Instructor Spotlight

Shennandoah Diaz is an Austin-based writer and freelance Branding and Communications expert. She has taught numerous workshops focusing on social media, marketing, branding, publishing, and website development for authors. You can find out more about Shennandoah by visiting her website.

Shennandoah will be teaching a class on these topics for WLT on September 13 at St. Edward’s University called “Marketing on the Web: Building Your Online Presence.” Read the interview below and visit the class page to learn more.

shennandoah 2013Scribe: How important is having an online presence to the success of one’s work?

Shennandoah Diaz: No matter what stage of the publishing process you are in—be it just starting your book or already published–It is absolutely crucial to have an online presence. Publishing is a business, and although the quality of the manuscript matters most of all, at the end of the day it comes down to which author can sell books. Many agents and publishers are looking at more than just the manuscript, and will do an online search to see if the author has an established online presence or not. If your manuscript is in need of work, but your platform is rocking, agents and editors will take a chance on you, but without that online presence they may pass you up for a stronger manuscript or an author with a larger platform.

Even if you do have a publishing deal, you may not realize that you are responsible for marketing your book. Publishers have limited budgets and reserve their marketing and PR dollars for the established bestselling authors. You also have a VERY narrow window of time to prove your book is a seller. Many bookstores and publishers will give a book 3 months from launch to prove whether or not it’s going to sell. It’s crucial that you connect with readers, build an audience, and secure reviews and pre-sales to keep your book from getting backlisted. It also takes time to build an audience. If you wait until 3 months before launch, you risk the chance your book will die before it gets to take off.

We also have to realize that we are deep in the digital age. Recent research has shown that over 80% of book purchases are influenced by or made online. People go online to read reviews before they buy, to get recommendations from friends or trusted sources, and to find good deals. They also expect to connect directly with the author, and to learn more about the mind behind the masterpiece. The days of hiding out in a writer’s retreat with bottle of bourbon and an anti-social attitude are dead. But it’s a very good thing. The internet puts the power back into the author’s hands and allows you to connect with readers all over the world without leaving your home. It allows you to control your fate as a writer and determine how you present yourself to the world and give you a boost when it comes time for that publisher to make a decision on your book.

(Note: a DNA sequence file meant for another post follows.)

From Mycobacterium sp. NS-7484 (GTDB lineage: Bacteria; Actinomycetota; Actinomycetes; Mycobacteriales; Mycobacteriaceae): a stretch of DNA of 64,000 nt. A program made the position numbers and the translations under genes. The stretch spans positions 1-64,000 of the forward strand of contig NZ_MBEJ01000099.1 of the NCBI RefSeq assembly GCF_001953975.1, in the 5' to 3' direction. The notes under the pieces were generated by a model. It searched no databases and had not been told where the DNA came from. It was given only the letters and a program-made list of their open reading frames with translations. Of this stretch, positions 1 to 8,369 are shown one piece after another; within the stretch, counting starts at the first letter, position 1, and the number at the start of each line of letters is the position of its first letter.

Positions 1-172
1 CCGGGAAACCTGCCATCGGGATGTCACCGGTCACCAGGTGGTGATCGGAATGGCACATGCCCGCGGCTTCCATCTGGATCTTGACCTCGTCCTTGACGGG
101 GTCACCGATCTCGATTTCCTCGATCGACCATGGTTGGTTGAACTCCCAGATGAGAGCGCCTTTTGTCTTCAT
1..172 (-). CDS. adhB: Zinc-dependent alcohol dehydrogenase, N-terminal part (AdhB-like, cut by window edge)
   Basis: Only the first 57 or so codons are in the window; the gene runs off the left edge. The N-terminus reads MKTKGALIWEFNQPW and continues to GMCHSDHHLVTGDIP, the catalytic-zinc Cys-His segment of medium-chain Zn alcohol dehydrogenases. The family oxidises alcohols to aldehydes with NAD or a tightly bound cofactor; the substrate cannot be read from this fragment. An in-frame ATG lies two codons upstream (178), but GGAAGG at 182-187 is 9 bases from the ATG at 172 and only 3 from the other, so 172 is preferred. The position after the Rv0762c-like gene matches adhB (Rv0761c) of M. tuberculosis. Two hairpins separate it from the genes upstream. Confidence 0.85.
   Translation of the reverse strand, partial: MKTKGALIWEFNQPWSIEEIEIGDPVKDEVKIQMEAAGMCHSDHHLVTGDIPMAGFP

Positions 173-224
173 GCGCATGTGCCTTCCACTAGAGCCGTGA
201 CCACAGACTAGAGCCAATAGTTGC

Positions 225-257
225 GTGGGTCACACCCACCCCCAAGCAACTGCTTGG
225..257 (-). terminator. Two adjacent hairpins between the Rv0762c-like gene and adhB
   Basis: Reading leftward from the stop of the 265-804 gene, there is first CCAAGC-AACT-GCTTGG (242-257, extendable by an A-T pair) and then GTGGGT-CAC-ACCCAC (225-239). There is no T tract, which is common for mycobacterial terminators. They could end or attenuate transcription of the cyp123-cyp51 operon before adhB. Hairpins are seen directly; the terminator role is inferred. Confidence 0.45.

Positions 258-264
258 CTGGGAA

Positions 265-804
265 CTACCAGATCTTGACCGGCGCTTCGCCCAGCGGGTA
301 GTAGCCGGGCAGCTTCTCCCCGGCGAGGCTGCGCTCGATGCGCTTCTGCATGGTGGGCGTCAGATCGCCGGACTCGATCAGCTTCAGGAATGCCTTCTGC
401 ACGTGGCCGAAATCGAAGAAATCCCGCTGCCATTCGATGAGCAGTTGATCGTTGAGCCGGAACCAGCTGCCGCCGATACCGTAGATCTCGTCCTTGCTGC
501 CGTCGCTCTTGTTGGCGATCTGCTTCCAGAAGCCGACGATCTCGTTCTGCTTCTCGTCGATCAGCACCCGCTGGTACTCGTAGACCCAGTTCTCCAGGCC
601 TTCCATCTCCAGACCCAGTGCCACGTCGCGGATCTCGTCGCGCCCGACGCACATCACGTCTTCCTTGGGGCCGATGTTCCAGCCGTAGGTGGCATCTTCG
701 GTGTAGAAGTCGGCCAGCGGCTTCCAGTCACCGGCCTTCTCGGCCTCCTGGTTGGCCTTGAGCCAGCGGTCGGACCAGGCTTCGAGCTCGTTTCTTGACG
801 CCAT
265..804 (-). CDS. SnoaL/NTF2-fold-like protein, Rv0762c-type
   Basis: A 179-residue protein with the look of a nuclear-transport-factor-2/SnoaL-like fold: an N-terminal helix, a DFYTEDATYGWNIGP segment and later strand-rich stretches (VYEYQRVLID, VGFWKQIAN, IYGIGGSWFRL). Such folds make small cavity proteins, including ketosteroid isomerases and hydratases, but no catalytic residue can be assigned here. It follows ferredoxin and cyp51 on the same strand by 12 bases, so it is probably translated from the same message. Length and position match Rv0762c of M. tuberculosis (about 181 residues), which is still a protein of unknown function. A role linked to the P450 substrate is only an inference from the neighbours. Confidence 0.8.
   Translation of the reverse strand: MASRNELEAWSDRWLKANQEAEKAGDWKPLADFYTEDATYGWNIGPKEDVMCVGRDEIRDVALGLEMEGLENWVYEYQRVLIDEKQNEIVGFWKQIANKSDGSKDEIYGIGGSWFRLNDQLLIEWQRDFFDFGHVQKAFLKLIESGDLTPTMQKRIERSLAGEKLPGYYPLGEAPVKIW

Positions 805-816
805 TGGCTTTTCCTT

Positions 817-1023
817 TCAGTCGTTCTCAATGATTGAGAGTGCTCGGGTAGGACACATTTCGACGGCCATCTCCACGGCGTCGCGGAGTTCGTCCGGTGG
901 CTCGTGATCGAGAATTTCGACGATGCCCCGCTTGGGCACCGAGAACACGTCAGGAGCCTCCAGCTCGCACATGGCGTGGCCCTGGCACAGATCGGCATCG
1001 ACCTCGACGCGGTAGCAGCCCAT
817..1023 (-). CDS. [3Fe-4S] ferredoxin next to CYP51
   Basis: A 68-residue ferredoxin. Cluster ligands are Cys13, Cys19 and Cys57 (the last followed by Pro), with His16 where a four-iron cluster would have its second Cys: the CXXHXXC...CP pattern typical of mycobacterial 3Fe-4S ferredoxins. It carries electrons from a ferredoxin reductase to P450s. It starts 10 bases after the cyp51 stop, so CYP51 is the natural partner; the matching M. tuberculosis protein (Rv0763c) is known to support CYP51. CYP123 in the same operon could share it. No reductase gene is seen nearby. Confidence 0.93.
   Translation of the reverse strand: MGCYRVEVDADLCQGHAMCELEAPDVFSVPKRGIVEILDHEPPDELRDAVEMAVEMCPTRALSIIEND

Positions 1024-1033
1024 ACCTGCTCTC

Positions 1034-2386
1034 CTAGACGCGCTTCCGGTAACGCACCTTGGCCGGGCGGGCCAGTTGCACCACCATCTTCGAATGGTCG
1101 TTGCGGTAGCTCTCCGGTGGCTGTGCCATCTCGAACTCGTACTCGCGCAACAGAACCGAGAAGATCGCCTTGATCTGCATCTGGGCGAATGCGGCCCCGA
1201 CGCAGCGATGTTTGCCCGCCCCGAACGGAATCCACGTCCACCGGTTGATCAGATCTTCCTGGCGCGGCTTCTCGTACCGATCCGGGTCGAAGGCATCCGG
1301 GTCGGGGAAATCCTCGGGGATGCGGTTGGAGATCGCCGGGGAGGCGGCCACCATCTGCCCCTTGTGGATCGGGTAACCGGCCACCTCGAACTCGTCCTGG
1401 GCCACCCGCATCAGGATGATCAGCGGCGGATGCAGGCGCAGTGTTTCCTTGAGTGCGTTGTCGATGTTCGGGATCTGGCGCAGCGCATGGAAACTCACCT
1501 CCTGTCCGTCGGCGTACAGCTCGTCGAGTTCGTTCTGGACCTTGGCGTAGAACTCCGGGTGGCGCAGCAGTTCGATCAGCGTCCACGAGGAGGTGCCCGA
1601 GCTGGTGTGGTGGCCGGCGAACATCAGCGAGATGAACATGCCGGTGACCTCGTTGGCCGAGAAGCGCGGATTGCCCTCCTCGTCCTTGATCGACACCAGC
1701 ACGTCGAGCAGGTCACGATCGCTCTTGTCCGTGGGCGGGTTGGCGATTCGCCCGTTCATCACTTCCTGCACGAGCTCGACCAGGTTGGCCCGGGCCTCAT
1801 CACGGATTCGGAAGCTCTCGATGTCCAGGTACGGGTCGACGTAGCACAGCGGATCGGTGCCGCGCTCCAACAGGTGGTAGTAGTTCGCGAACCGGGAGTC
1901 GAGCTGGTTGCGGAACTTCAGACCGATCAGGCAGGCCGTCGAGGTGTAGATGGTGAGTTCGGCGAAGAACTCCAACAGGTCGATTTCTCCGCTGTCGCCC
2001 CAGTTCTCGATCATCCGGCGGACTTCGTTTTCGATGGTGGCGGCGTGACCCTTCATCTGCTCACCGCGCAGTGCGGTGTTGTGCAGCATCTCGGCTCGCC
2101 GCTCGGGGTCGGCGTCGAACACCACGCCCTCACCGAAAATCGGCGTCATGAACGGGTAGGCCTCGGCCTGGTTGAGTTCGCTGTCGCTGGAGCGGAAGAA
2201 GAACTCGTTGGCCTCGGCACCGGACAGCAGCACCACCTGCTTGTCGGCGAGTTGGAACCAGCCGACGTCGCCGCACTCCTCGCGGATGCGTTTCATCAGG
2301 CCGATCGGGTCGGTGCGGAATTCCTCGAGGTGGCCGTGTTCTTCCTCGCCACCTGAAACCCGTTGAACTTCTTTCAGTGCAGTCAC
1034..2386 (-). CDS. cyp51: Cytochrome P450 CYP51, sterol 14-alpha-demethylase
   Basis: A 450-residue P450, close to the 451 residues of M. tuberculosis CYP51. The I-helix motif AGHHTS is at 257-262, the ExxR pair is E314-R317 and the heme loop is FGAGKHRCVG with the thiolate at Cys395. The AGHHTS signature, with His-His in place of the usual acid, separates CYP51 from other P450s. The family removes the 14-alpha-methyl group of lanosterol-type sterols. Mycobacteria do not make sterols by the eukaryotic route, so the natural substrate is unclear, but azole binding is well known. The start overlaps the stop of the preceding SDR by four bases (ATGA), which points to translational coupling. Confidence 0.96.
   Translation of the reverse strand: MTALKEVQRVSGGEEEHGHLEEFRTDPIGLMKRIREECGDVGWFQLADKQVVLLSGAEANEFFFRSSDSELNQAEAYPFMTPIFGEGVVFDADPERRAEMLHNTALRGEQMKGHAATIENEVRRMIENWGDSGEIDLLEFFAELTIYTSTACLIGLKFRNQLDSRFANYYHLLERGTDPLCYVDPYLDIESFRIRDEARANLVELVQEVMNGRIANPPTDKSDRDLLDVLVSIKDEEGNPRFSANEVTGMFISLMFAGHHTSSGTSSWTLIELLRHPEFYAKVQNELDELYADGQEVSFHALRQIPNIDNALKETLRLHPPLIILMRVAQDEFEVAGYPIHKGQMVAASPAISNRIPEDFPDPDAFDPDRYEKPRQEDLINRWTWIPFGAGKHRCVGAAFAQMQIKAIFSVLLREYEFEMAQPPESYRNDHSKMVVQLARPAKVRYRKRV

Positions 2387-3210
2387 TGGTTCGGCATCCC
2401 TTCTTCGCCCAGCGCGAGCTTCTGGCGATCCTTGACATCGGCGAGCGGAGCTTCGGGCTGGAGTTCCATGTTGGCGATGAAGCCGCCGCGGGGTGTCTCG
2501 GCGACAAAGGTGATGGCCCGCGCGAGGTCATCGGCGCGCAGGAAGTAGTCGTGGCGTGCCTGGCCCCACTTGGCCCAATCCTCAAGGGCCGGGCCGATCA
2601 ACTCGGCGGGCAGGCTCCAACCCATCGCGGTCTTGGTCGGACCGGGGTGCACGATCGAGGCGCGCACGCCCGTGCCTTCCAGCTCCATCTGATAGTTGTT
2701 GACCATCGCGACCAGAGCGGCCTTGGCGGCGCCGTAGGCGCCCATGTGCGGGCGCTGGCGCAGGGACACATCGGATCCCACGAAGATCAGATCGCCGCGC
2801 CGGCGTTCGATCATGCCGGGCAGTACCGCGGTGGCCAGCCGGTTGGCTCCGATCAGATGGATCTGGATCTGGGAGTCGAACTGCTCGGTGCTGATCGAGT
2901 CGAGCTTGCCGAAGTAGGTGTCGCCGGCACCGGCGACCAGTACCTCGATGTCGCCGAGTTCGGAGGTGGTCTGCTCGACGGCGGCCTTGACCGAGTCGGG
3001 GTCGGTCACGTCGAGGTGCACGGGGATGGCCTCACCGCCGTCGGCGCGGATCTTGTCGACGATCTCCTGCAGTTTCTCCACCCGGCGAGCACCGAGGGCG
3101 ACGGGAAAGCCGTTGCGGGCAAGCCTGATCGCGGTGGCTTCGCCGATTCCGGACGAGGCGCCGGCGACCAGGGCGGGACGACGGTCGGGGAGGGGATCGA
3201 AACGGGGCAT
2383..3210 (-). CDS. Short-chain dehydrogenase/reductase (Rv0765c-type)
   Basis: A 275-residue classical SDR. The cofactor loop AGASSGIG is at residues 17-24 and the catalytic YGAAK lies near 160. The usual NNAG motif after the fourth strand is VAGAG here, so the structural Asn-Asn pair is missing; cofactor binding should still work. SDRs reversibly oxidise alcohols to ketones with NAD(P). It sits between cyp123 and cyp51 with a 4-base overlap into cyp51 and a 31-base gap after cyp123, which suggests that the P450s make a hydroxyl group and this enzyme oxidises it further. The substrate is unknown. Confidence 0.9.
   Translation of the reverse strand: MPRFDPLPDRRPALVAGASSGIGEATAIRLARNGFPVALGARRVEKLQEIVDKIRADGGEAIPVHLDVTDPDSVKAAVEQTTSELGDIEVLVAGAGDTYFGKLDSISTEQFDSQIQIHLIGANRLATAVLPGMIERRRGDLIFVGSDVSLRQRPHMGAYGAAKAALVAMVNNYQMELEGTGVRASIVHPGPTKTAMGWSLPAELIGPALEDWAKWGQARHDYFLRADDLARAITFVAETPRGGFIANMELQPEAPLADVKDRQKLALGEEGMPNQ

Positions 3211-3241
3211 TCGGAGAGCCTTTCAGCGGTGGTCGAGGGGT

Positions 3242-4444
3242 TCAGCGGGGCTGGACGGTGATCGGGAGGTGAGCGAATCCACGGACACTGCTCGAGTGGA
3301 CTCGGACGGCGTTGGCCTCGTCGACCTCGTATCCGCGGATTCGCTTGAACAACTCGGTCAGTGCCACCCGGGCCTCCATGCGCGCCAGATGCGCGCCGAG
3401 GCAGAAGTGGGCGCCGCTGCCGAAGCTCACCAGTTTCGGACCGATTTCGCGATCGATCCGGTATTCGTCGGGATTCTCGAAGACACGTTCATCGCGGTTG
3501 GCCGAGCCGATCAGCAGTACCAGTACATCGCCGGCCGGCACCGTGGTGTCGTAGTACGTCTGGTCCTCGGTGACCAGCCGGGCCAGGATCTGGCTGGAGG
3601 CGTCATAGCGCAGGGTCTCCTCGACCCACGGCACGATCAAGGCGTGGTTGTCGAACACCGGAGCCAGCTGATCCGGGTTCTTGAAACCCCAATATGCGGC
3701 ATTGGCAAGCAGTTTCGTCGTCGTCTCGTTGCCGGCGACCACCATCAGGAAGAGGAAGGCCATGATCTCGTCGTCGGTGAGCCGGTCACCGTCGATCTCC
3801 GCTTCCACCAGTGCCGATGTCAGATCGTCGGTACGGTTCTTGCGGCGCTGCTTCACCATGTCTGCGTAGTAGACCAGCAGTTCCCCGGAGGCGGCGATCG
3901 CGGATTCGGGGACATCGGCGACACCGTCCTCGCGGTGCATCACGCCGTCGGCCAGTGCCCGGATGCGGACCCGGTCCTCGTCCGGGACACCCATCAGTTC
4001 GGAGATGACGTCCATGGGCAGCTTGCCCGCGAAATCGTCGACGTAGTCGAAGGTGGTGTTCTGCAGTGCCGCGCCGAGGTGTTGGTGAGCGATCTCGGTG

Scribe: Do you think marketing online works better for some genres or markets than others?

SD: The internet is an equal opportunity environment. All genres and markets need to be online and the basic strategy is the same. The key though is knowing who you reader is, what they are looking for, what interests them, and where they hang out online.

Scribe: You are a writer, a novelist, and a media expert. How do you manage & present your different personas online?

SD: Good question and one that I am actually in the middle of addressing. For a long time I maintained one presence for all of my endeavors. I did this because of the time concerns and because my day job required that I maintain multiple presences for all of my clients. That left me mentally and energetically drained and unable to handle multiple presences for myself. I have consolidated my daytime endeavors, and am now working on splitting off my online markets. This is because who I connect with and serve as a consultant is completely different from the people I connect with as a fiction writer and publishing expert. I am currently in development on this and plan on launching my reorganized profiles the end of the year.

I will say for those people who are debating on whether to consolidate or split their online personas please consider the following:

  • How much time do you have and are willing to invest in marketing each profile?
  • Who are you trying to reach and are they related or unrelated markets?
  • What are your long-term goals and does having more than one persona online help you meet those goals?

Marketing online is largely an investment of time, and although there are many tips and tricks that allow you to multiply and leverage your efforts, it’s important that you have a realistic idea of how much time you have to invest in online marketing. It’s also important to balance that time with the activities that will yield you a finished book and other writing opportunities. It can’t detract from the main goal—a published book. But if you are clear on your goals, your resources, and manage your time well, every investment you make into your online presence will bring you closer to your dream of becoming a published author.

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